“Everyone suspected what I was doing but no one knew the extent of the problem. I had three groups of friends: friends I used drugs with, friends I could act normally with and knew what I did and school friends with whom I pretended things. They knew nothing,” explained Jessica.

Jessica recalls, “I was 23 years old when I was approached by one of my father’s friends who said that I could make a lot of money.”

She began working at an upper class gentleman’s lounge with big clients and even bigger money. This was in addition to the private clients she was getting from advertising on the internet.

“At first when you start working in such an industry you set up personal boundaries, but as money starts flowing in, all those boundaries fall away. Before you know it you are earning tons of money and doing everything to get more. At this time I was using five to eight bags of drugs a day. I became addicted not only to drugs but to the secrets and lies and the fantasy world I was in,” she said.

Get her life back

Jessica left prostitution after eight months and tried to get her life back by working in the motor trade industry but she could not get rid of the drugs and still saw her private clients. After three months she returned to prostitution for another eight months.

One of her private clients (who was also in recovery) dropped a hint and told her that there is life after drugs but she was in denial.

She began reaching out for help and attended narcotics anonymous meetings for a month. She didn’t follow the program and relapsed. At age 24, Jessica was fortunate to have someone pay for her 12-step rehab program in Pretoria. She wanted to be on the road to recovery.

“I must emphasise the importance of maintenance. It is part of the program I deal with at Trust in Hope Recovery House. Rehab stops drugs but the program helps people not to relapse and this too, kept me safe. During my programme I lived in a house with three other recovering addicts and I felt I was going to be okay.”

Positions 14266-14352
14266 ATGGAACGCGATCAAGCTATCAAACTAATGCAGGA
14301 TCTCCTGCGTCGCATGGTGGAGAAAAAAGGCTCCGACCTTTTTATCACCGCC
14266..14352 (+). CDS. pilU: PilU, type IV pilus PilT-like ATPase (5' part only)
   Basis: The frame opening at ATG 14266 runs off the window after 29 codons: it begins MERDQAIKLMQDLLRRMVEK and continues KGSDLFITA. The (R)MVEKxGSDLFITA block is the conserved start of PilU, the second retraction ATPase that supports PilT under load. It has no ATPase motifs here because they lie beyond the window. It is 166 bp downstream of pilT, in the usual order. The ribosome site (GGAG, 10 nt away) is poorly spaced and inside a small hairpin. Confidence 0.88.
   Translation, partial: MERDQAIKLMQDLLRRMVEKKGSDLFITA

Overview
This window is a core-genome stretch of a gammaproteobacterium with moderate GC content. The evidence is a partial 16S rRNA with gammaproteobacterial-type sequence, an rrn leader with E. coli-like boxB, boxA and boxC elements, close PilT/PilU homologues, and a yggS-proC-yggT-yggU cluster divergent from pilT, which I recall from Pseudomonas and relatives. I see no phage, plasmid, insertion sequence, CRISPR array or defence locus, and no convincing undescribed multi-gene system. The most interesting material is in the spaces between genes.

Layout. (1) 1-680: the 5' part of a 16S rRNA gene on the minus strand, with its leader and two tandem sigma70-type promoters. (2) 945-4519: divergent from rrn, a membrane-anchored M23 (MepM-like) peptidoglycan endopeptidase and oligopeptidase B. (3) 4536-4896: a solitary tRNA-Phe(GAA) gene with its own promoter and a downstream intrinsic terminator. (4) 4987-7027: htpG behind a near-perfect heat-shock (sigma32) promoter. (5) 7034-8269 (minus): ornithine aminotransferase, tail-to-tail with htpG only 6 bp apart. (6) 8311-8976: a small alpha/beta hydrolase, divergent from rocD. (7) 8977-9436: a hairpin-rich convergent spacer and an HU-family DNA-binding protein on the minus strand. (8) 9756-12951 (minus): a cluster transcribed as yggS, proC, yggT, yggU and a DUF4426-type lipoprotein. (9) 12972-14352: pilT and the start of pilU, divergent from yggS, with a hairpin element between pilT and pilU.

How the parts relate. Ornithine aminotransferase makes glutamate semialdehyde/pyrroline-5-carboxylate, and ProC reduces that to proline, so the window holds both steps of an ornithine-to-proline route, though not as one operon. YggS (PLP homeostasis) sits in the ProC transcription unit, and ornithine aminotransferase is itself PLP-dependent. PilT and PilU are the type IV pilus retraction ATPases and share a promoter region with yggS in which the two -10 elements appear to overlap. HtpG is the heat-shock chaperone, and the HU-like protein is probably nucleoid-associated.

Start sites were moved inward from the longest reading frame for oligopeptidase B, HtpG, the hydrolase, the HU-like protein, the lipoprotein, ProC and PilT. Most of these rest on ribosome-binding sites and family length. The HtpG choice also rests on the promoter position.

Jessica has a soft spot for women and decided to open the halfway house in Pretoria. Trust in Hope Recovery House helps people deal with addiction and helps them go back into society. It is open to anyone over 18 years old.

How can you help

The Recovery Foundation NPC in Oakdene is working with the Trust in Hope Recovery House to help a 28-year-old (anonymous) recovering heroin and prostitution addict get treatment by raising funds for her. They do so for many who cannot afford it on their own. The lady in question has been put into rehab because Roberto and Jessica could not wait for funds to help her. Here she will be detoxed which costs R5 000 and thereafter she needs to go to the halfway house (Trust in Hope Recovery House) for a minimum of three months. There she will need clothes, food, toiletries etc. which will cost R15 000.

“The Recovery Foundation NPC always needs donations to help girls and boys. We challenge companies and individuals to donate. We can send companies forms for tax purposes,” said Roberto.

To donate or for more information contact Jessica on 071 269 9999 or Roberto on 074 185 6474.

Visit https://www.facebook.com/therecoveryfoundation/ to see what The Recovery Foundation NPC does.

Find Trust in Hope Recovery House on Facebook or visit their website: https://www.facebook.com/trustinhope/ or http://www.trustinhope.co.za/

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  AUTHOR
Shernovia Reddy
Journalist